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When Persistence isn’t What is Needed

March 8, 2012

If there is anything I am, it is stubborn.  If I wanted to do something and set my mind to it, then I was going to do it.  Because of the negative connotations with the word stubborn, I prefer to think of the trait as persistence.  Sometimes this trait has served me well.  In junior high school I decided I wanted to do hurdles.  I spent afternoons at a high school (not my own junior high school either since our junior high school used a gravel track) practicing.  Over and over I would do my trail leg drills.  The hurdle was propped up close enough to a fence that my I could hold onto the fence, leaning, and bring my trail leg over the hurdle.  Flat and tight, I told myself as I spent beautiful Sunday afternoons doing drills.  In college, when my times weren’t improving, I was back on the track doing drills.  I didn’t matter if the track was covered with snow. I put on my spikes so my feet wouldn’t slip, bundled up, and got to work.  The work paid off, not immediately but over time, by stubborn nature made me into a decent hurdler.

At other times, the trait has hindered me.  My mom can tell countless stories of times I was too stubborn to listen and thus made myself a lot more work.  Potty training is one of the favorite examples that has come up every time I potty train another of my children.  My husband shakes his head when asked about my stubborness.  I am a mule at a times.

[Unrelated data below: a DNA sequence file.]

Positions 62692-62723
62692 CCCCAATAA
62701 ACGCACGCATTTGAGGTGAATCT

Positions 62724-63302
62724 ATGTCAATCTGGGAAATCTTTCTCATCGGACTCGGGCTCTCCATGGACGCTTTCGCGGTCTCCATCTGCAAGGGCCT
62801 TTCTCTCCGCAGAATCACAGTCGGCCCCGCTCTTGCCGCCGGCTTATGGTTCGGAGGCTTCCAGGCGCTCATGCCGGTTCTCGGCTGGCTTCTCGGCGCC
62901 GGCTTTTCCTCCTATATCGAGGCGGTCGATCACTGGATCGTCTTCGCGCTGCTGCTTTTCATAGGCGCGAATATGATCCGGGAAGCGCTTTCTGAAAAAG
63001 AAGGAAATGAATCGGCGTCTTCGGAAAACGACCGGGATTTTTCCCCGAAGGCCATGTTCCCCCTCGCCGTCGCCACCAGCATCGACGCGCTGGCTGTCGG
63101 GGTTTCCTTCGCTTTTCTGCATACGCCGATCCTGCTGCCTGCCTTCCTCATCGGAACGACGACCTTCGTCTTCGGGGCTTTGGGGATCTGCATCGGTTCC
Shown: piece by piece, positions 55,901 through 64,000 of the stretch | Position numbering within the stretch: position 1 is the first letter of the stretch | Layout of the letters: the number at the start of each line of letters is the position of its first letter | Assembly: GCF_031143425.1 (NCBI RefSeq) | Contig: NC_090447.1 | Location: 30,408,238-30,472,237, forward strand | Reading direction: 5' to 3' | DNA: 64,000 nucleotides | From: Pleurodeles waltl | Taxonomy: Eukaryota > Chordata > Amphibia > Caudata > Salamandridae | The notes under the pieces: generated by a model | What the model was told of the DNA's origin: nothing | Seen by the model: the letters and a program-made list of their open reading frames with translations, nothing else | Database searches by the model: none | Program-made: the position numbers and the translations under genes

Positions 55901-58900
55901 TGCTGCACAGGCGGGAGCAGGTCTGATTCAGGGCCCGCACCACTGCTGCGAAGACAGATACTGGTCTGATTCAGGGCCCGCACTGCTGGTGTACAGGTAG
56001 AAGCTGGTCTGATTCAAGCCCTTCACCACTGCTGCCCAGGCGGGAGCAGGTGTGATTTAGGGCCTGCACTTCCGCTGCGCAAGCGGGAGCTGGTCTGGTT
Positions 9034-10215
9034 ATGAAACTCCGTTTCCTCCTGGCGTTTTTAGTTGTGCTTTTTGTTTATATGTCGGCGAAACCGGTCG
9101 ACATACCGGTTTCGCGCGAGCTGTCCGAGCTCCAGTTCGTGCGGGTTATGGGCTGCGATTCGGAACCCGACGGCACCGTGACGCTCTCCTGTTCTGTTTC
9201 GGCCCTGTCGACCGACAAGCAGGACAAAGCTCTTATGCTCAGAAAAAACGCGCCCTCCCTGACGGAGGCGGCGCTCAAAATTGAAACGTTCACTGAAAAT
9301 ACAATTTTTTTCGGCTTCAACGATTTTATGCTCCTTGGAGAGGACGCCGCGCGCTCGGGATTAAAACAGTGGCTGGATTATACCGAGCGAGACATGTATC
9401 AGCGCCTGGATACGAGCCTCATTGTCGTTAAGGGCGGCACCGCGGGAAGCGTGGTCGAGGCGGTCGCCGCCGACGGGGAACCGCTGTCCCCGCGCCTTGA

Naturally, this trait has also been seen in my spiritual life.  If I can just work hard enough, I can have a deeper relationship with God.  The book I am reading for Lent, The Breath of the Soul by Joan Chittister, has a meditation, Bible passage, and then prayer/mantra for the day.  As I went on my long bike ride on Friday, I focused on the prayer for the day over and over.  I went through last week, praying constantly my prayers for the day.  I was going to pray without ceasing if it was the last thing I did.

Yesterday, that same book that was giving me my prayers convicted and reminded me of my stubborn nature.  The Bible passage was I Kings 19:11- 13, in which Elijah was listening for the voice of God.  The wind came, the fire came, the earthquake came, and God was not in either of those.  Finally, a gentle whisper and that was where Elijah found God.  The prayer that followed was this:

Give me the grace to be quiet, to listen for your voice in my heart.

Oops.  All that work, wasn’t really what God was asking for.  Here I was, as busy as I could be repeating my prayer.  I worked so hard to clear my mind and replace it with a prayer.  I felt exhausted from saying the same prayer over and over.  It was mentally like practicing hurdles with my hands on the fence, pulling my trail leg over and over.  I was going to get.  I found myself wanting a break from praying because it took so much work to “pray without ceasing.”

I totally missed the point of grace.  Grace is being quiet, and listening for God’s voice.  Grace means that when I everything I doesn’t doesn’t get me to God, Jesus bridges the gap for me.  I can’t do it, no matter how hard I try.  In fact, the harder I try, the farther I take myself from God, even when I am trying to attain “praying without ceasing.”

I came back to another quote from Mark Nepo’s Book of Awakening that was the focal point of a contemplative service I went to a year ago:

In life, as in water, when we curl up or flail, we sink.

When we spread and go still, we are carried by the largest sea of all:  the sea of Grace that flows steadily beneath the turmoil of events.

And just as fish can’t see the ocean they live in, we can’t quite see the Spirit that sustains us.

While I am going to continue to pray my mantra throughout the day, I will do it without the determination I attacked it with before.  I will leave room for God’s Spirit to sustain me and for me to hear God’s voice in my heart.

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